Global Journal of Molecular Evolution and Genomic

Perspective - Global Journal of Molecular Evolution and Genomic ( 2022) Volume 8, Issue 2

Insights of gene mutation and it’s rearrangements in cancer

M Markus*
Department of Health Sciences, Loyola University Chicago, Chicago, United States
*Corresponding Author:
M Markus, Department of Health Sciences, Loyola University Chicago, Chicago, United States, Email:

Received: 01-Aug-2022, Manuscript No. GJMEG-22-73203; Editor assigned: 03-Aug-2022, Pre QC No. GJMEG-22-73203(PQ); Reviewed: 17-Aug-2022, QC No. GJMEG-22-73203; Revised: 24-Aug-2022, Manuscript No. GJMEG-22-73203(R); Published: 31-Aug-2022, DOI: 10.15651/GJMEG.22.08.009

About the Study

Cancer is characterised by genome instability, and somatic genome rearrangements are common in human malignancies. Genomic rearrangements, sometimes referred to as structural variants (SVs), can take both basic and complicated forms. Simple forms include deletions, duplications, inversions, and translocations. Chromothripsis, a distinctive class of very complicated genomic rearrangements (CGRs) that describes a single catastrophic event leading to many somatic genome rearrangements, has been identified in a variety of tumour forms. In addition, additional CGR types, including chromoanasythesis, chromoanagenesis, and chromoplexy, have been identified.

It is clinically important to know the molecular processes that cause somatic genome rearrangements in cancer in order to screen for and treat the disease (Negrini et al., 2010). One can statistically dissect the mutational signatures corresponding to unique mutational processes by looking at the distinctive footprints (genetic changes) that various mutational processes leave in the DNA when they operate in various tissues. For somatic changes like Single Nucleotide Variants (SNVs), Copy Number Variations (CNVs), and Somatic Variants (SVs), mutational signatures have already been deconvoluted. Although CGRs are frequently seen in cancer (Hanahan et al., 2011), nothing is known about how they are formed. According to our hypothesis, different molecular processes can result in the development of CGRs, and these processes can be deduced from the patterns of CGRs.

Recent investigations have effectively reconstructed chromothripsis in vitro and identified at least two unique pathways for the formation of CGRs. The first process involves the development of micronuclei as a result of mistakes in chromosomal segregation. Chromosomes entrapped in micronuclei break apart into numerous fragments and then randomly reassemble in this manner. The DNA segments have two or three copy-number states, and the rearrangement breakpoints are uniformly spaced across the chromosomes. The second method involves the Chromatin Bridge, which is created by dicentric chromosomes. Mechanical pressure causes the bridge to collapse, causing chromothripsis and highly localised breakpoints (Yang et al., 2013). Additionally, chromothripsis brought on by a chromatin bridge exhibits two or three copy-number states. The dicentric chromosome may go through Breakage-Fusion-Bridge (BFB) cycles, during which DNA pieces might be duplicated and lost, before being resolved as chromothripsis.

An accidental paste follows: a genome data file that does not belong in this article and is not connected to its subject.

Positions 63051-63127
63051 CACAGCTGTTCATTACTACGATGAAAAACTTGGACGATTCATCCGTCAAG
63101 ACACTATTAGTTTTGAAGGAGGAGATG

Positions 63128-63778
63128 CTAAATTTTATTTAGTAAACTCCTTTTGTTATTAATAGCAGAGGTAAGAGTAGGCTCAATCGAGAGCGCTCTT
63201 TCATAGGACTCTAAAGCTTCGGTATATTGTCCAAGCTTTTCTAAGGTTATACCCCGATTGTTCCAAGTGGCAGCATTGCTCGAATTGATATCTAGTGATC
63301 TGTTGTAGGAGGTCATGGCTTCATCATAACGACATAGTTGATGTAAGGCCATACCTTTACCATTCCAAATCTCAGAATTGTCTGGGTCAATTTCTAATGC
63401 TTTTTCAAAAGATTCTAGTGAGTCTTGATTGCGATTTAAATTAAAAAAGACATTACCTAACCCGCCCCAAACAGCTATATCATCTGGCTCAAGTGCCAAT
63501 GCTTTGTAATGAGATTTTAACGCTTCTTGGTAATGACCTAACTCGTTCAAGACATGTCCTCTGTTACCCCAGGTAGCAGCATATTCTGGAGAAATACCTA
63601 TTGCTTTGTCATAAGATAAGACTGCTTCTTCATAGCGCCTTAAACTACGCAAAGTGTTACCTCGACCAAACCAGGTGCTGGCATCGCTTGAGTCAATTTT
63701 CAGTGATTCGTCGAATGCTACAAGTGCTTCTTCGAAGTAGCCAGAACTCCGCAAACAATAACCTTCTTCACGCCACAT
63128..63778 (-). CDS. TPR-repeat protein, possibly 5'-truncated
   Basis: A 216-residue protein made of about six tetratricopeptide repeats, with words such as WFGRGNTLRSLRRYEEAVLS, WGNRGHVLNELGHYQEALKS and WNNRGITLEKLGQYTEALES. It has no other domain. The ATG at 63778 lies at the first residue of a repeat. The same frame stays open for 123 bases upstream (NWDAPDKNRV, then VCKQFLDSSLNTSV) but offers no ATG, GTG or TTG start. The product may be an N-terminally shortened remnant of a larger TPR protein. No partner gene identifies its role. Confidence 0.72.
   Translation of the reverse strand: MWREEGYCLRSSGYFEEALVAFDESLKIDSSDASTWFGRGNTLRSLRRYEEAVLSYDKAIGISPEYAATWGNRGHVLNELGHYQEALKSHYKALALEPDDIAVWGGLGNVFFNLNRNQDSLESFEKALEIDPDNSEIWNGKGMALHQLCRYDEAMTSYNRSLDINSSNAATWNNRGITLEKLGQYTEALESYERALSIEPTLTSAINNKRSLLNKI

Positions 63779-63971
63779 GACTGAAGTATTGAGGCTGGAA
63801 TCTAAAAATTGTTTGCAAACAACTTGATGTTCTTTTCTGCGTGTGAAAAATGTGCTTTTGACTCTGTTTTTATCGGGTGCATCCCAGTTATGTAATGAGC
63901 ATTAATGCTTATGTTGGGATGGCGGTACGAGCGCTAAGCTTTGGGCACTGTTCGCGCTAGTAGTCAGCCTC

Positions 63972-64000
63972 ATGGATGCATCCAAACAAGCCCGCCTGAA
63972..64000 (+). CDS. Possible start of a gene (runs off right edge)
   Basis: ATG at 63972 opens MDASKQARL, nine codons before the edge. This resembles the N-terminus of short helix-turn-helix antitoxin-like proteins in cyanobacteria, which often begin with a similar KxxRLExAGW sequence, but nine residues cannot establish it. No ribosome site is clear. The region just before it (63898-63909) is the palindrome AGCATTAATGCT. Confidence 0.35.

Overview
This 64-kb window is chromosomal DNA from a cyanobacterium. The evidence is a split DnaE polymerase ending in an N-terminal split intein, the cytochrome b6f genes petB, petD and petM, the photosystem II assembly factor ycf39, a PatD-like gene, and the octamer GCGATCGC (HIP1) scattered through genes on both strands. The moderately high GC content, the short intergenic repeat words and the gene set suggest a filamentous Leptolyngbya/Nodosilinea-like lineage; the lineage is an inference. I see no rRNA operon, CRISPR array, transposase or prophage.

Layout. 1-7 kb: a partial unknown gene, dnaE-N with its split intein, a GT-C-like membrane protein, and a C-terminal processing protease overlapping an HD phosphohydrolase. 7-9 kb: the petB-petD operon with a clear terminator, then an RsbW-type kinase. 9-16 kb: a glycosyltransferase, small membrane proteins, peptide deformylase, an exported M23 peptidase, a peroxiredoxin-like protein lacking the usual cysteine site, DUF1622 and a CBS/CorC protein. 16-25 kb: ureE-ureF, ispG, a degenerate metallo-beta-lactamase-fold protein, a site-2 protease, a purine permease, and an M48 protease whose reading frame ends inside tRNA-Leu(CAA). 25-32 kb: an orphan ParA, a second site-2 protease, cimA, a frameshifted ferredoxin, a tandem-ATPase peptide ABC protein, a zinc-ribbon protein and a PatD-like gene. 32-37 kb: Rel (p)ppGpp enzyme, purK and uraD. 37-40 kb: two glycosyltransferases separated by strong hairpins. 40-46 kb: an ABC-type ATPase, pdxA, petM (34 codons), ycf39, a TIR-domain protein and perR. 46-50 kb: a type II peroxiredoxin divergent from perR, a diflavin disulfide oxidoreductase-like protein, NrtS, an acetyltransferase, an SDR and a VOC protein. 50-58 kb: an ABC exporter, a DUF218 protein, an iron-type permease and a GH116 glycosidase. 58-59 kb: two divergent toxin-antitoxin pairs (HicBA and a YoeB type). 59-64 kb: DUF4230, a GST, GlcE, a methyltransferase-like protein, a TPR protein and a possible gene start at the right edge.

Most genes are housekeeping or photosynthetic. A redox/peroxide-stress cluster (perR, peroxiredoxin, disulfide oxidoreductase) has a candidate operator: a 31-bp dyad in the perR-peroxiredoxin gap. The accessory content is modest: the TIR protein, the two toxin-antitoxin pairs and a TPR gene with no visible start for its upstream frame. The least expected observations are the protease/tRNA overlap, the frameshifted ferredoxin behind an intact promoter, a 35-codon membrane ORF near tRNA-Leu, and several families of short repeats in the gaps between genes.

Different genomic modifications, including arm-level copy gains, straightforward rearrangements, BFB cycles, chromothripsis, and ecDNA with different configurations, might be seen when particular cell lines were exposed to medicines. The results of the experiment showed how complex genomic changes. The experimental finding that one gene can be amplified through various methods is very similar with what we see here in human cancers. EGFR in glioblastoma can either be amplified as a single fragment in DM or co-amplified with numerous additional fragments, according to a study we conducted previously (Campbell et al., 2020). Some fragments in the CGR areas of several Signature CGRs are amplified, while others are not amplified or are amplified only little. The distinctive properties of ecDNA include the enrichment of their breakpoints in regions of transcription and DNA replication head-on collision (Conrad et al., 2010). This shows that even though ecDNA can develop through chromothripsis events caused by micronuclei and chromatin bridges in vitro.

It's interesting to note that, in contrast to ecDNA, the breakpoints of hourglass chromothripsis, but not micronuclei-induced chromothripsis, are deficient in transcription-replication head-on collision zones. The reverse of ecDNA, such depletion depends on gene expression, as depletion is only seen in the bottom 50% of the genes sorted by expression level and not in the top 50% (Carvalho et al., 2011). These findings suggest that transcription-coupled repair may be involved in the development of hourglass chromothripsis. These obvious distinctions between micronuclei-induced and hourglass chromothripsis imply that the two have different mechanisms of production. It will take more research utilising experimental methods to understand the precise chemical pathways.


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